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You’re going to find hundreds of companies trying to do your marketing for you. They’ll promise to tweet your stuff, push your stuff out through several different channels, and reach some hundred thousands of eyeballs. Don’t be quick to fall for their show of numbers. Many of them will get you in the “eyes” of bots rather than people, and just leave you wanting for sales just as much as if you weren’t doing anything at all.

Running advertisements is a great way to be seen, but again, this is a business investment. Depending on where you are putting out ads, some will need you to put a lot of money down before you see any sales come from it. Others will be cheaper. In my own experience, I have not seen a whole lot come from Amazon ads, Twitter ads, or Goodreads ads. Facebook ads have been my biggest success for online marketing. To be honest, though, I have not experimented a whole lot with the others, as I have been very wary of where I’m putting my money. As you can see, I’m still learning!


When it comes to reviews, this part is seriously a pain, and one thing you have to work for all the time until you reach a certain level–heads up, I have not gotten the reviews thing mastered. Personally, it’s a never-ending struggle of mine, because though Facebook friends want to review my books, their reviews get removed by Amazon. And a lot of my readers I meet at comic cons rather than online are not the type of people who want to bother with leaving reviews. Josh and I get a lot of, “Yeah, I don’t do that. I’m never on Amazon,” when we do ask them to take a moment and do us the favor. Though it’s a little disheartening, we move along and just keep writing and asking others.

One thing we’ve seen is an author run giveaways or contests via their newsletters to get reviews, which is technically against Amazon rules and can get your account shut down. I personally have never done this. I really don’t see messing things up with Amazon being worth anything at this point, but that’s going to be up to you. It’s easy to see when someone is buying reviews, too, as they are often repetitive, or don’t even make sense when it comes to what the book is actually about. Other times, you get a literal, “I’m leaving this review because of a giveaway” or “This review is so I can win the contest run by [author’s name.]”

Market to readers, not writers!

You’ll have a million writers telling you what you’re doing right and wrong. You’ll ask your writer friends to leave reviews, and they’ll leave a lengthy criticism of your character development and comma usage. Your writer friends will make you feel self-conscious about your work.

But readers want your story. Sure, some are very aware of all the ins and outs of grammar and punctuation, but number one, you should have that worked out before self publishing. And number two, there are millions who can care less about another writer’s opinions on a book they’re considering delving into.

What I’ve learned at cons is that your everyday Joe doesn’t spend his life in the mindset of a writer. He’s just a dude, and he just likes to read. He likely doesn’t know a thing about your journey of self publishing or even how the book in his hands became a book. He doesn’t care. He’s just there for the read.

Comic Cons and Events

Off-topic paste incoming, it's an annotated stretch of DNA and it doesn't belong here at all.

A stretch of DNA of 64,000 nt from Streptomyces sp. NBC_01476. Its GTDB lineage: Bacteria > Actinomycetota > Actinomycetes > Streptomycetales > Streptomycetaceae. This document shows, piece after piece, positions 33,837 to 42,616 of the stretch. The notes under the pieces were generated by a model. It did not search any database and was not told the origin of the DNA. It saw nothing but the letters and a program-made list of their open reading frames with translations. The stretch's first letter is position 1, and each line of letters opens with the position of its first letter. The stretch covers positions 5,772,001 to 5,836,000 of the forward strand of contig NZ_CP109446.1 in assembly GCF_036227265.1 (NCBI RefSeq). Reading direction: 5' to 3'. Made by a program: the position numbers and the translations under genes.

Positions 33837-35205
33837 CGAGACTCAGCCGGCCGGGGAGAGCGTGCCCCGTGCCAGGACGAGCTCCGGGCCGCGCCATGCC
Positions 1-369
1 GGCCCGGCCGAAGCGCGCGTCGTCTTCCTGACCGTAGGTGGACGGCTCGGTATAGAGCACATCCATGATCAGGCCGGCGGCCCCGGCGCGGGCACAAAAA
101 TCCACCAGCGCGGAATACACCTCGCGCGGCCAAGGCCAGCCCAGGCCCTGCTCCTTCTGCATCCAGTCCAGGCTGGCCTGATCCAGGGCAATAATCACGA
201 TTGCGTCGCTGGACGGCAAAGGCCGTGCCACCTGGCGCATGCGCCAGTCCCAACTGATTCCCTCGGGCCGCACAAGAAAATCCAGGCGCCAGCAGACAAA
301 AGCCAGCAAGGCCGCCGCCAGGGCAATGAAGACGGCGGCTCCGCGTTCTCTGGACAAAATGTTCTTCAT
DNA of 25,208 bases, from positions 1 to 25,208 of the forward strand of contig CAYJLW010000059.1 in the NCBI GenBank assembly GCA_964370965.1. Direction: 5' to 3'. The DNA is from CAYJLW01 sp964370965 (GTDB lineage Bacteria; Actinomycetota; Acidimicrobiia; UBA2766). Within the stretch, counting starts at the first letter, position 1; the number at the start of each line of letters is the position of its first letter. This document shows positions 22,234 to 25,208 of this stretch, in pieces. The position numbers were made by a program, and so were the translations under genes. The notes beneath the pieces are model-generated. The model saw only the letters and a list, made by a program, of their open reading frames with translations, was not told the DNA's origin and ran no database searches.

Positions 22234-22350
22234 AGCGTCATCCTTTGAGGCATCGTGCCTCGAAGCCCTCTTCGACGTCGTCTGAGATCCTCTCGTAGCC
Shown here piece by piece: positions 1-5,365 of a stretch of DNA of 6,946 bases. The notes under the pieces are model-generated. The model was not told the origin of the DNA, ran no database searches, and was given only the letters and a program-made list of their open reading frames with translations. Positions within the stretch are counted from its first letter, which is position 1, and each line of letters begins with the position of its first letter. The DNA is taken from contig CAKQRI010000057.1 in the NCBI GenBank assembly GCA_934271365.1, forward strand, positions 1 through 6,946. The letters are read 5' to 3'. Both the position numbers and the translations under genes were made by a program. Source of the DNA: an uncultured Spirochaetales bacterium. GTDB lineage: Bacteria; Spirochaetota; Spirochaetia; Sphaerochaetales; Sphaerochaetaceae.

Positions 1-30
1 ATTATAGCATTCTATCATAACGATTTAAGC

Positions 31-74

tips for self publishingIf you are able to make your way out to events like comic cons, then go for it, though they typically work better for people with several books rather than just one or two. If you do have just one or two books, but know someone who does comic cons regularly, then you could ask to join them at the table and pay a portion of the fee that author is already paying, at least for the experience and “getting your feet wet.”

The great thing about comic cons is that you really get to connect with readers before they pick up your book. Readers you connect with are the readers most likely to stay with you in the long term and buy all your other books.


  1. In the beginning, attend local cons to save on gas and hotel stays. These are the biggest costs you’re going to have, besides buying the physical books themselves.
  2. Look like a pro! Make banners. Have a cool tablecloth with pictures from your books on them. We use a company called Soda City Sign Shop who does all our eye candy for us. Use book display racks and single book holders.
  3. Play music! One of the best things I’ve been doing at cons to draw in the gamers? I play the Skyrim theme song at our table! There have been so many instances when a group of people would stop by our table and look around like the music is coming from heaven. When they realize it’s from us, they come over and start asking questions about the books. Of course, not every gamer is a reader, too, but most are! So, it’s like fishing with music! 
  4. Don’t just sit. You get a chair at your table, but you don’t want to spend the whole time on your butt. Be interactive. Talk to people. Draw their attention. Wait for eye contact or someone eyeing your rack–of books (see what I did there?)–and ask them, “Hey! What caught your eye?” Or “You a big reader?” Be funny! Not everyone is a reader, but they’ll buy a book if they like you. For example, a person is walking by and glances at the books. Josh says, “Hey, you a big reader?” The person replies, “No. Not really.” So Josh responds, “Hey, need a new paperweight?” They laugh. We laugh. They come over, we talk, and they decide, “Eh, okay. Let me see what you got here. If I don’t like it, maybe my kid will.” And voila. Another sale.

I really could just make a whole blog post entirely on Comic Con tips and etiquette but I’ll leave it at this for now, since this post is already pretty lengthly.

The point.

The biggest point I want you all to take away here is this: Work with people who know what they’re doing! Understand that a real publishing company will not charge you a dime, but self publishing is a business and does require some investment. It’s not a game of who can get to the top the fastest, because there is no fast way outside of being found out by some big name. Being a successful writer takes time and commitment. It requires some action on your part to get into the right mindset. If you don’t take the time to do things properly, or with any semblance of expertise, then you’re just going to be another jellyfish in the swarm.

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2 thoughts on “Tips for Self Publishing”

  1. Easily one of the most helpful and enlightening articles I have read about publishing and the writing process as a whole. This is definitely getting bookmarked!